Early Nitrate Trends Following Wheat – 2020

Soil testing after small grains is well underway, and we are seeing much variability in residual soil nitrate after wheat. Crop yields have varied from below average to well above expectations in the same area. Planting date, hot or cool weather, and rainfall (too little or too much) were major factors this year.

The major factors influencing the amount of residual soil nitrate-nitrogen after crops are:

  • Fertilizer nitrogen rate: too high or too low
  • Crop yield achieved: much lower or higher than expected
  • Soil nitrogen losses: denitrification and leaching after too much rainfall
  • Soil nitrogen mineralization from organic matter: cool or warm growing season

AGVISE has tested over 10,000 soil samples from wheat fields across the region. The table below shows the percentage of soil samples in each soil nitrate category for several areas of Manitoba, Minnesota, Montana, North Dakota, and South Dakota. The data should give you a general idea of how variable residual soil nitrate is from field to field in each region. With such variable crop yields, there is quite a bit of variability in residual nitrate following wheat in the region. In the drought-affected areas of the region, over 10-30% of soil samples have more than 60 lb/acre nitrate-N (0-24 inch) remaining after wheat.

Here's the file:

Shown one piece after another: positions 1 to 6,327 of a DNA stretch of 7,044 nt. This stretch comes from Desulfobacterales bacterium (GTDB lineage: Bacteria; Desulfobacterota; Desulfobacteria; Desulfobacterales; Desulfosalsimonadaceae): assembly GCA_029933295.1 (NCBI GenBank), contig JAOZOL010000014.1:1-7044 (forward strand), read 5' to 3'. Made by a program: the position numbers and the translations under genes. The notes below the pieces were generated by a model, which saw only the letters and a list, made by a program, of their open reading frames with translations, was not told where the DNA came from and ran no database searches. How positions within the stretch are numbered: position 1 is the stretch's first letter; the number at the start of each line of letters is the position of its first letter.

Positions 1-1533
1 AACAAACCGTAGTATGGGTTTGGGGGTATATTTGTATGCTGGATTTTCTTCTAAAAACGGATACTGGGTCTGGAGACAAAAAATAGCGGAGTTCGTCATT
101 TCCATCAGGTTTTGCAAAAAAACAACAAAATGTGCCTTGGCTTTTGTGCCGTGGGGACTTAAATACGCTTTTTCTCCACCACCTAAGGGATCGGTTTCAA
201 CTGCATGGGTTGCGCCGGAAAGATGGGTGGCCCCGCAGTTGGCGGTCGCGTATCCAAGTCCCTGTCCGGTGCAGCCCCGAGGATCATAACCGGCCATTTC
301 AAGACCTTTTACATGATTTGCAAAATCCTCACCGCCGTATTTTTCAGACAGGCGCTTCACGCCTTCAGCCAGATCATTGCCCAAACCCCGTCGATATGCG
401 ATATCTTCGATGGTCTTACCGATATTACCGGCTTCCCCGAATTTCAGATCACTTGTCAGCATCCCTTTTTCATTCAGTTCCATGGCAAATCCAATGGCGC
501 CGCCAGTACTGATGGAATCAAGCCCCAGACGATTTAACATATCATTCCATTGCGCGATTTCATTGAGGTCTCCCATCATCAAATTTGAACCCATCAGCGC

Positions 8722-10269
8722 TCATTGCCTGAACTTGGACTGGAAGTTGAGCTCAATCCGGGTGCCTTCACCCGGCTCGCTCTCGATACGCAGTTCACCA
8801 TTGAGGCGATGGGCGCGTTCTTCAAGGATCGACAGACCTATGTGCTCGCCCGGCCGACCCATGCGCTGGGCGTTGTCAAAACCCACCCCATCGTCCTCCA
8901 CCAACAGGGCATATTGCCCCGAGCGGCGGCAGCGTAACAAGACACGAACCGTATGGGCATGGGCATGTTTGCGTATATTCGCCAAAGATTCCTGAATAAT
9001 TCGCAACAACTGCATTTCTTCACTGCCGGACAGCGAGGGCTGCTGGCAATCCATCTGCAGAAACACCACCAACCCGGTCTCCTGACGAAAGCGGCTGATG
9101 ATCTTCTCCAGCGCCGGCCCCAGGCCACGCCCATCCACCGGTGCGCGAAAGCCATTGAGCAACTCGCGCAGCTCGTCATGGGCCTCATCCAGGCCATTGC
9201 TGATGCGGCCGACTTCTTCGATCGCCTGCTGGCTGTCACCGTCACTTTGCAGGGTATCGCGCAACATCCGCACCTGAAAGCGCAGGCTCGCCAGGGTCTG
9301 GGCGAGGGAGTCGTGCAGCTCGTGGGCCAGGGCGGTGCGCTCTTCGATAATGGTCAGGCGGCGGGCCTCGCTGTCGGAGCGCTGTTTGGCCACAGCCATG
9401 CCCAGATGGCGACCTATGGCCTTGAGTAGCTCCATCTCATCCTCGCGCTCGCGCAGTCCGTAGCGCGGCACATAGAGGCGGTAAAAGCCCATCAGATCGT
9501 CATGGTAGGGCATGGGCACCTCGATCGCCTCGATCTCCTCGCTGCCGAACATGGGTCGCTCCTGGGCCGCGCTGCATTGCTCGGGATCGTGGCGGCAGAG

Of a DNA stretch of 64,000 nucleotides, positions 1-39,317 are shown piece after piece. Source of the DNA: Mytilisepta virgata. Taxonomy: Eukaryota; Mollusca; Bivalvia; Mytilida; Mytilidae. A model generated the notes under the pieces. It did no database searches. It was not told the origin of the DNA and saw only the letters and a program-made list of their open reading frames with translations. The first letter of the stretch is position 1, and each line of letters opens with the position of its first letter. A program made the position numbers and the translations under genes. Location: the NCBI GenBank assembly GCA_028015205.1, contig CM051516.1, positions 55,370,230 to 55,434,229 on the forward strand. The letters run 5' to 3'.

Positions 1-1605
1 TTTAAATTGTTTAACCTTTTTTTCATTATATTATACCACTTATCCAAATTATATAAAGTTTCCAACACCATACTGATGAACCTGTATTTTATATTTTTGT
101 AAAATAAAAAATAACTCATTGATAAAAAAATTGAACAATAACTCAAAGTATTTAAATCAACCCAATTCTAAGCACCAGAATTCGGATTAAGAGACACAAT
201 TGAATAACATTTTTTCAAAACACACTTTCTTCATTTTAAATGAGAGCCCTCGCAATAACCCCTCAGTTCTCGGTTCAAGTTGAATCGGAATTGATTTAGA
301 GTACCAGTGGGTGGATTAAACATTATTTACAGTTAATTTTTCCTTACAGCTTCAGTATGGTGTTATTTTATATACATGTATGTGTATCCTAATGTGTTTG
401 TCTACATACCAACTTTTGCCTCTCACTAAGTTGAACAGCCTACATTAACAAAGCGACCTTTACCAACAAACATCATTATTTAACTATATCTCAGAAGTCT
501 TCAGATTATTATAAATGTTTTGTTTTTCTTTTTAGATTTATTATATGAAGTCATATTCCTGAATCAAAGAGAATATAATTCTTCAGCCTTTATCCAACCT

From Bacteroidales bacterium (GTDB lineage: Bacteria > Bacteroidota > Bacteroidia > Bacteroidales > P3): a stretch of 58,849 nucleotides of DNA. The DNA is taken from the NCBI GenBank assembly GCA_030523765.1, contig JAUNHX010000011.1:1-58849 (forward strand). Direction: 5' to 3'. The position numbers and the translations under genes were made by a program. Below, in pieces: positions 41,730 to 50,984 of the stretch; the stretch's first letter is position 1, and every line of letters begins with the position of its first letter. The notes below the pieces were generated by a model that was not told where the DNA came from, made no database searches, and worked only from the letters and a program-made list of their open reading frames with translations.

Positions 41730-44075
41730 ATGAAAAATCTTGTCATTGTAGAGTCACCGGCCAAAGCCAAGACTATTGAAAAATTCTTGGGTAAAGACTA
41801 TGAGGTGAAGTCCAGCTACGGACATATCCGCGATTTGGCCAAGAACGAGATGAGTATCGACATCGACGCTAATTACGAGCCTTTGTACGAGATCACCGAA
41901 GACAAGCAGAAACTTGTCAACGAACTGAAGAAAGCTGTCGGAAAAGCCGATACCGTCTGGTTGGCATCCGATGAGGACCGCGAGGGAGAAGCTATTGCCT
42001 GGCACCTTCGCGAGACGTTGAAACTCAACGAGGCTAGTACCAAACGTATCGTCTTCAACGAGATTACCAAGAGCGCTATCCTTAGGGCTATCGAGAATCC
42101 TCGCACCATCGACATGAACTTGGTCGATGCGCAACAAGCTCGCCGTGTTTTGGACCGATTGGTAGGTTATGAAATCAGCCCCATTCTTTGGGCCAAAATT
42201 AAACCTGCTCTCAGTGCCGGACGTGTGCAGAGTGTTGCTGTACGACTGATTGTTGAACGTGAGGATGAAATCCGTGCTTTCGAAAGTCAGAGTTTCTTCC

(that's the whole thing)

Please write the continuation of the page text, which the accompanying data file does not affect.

On Prevented Planting fields, the factors above, plus some additional factors listed below will affect the amount of residual soil nitrate-nitrogen.

  • How long was water standing on field?
  • Was weed growth controlled, early or late?
  • Was tillage used? How many times? How deep?
  • Was a cover crop planted? What amount of growth was achieved?

When submitting soil samples from fields that were not planted, please choose “Fallow” or “Cover Crop” as the previous crop. This will allow us to send additional information on the soil nitrate trends for Prevented Planting fields once we get enough data.

If you have any questions, please call our experienced technical support team of agronomists and soil scientists.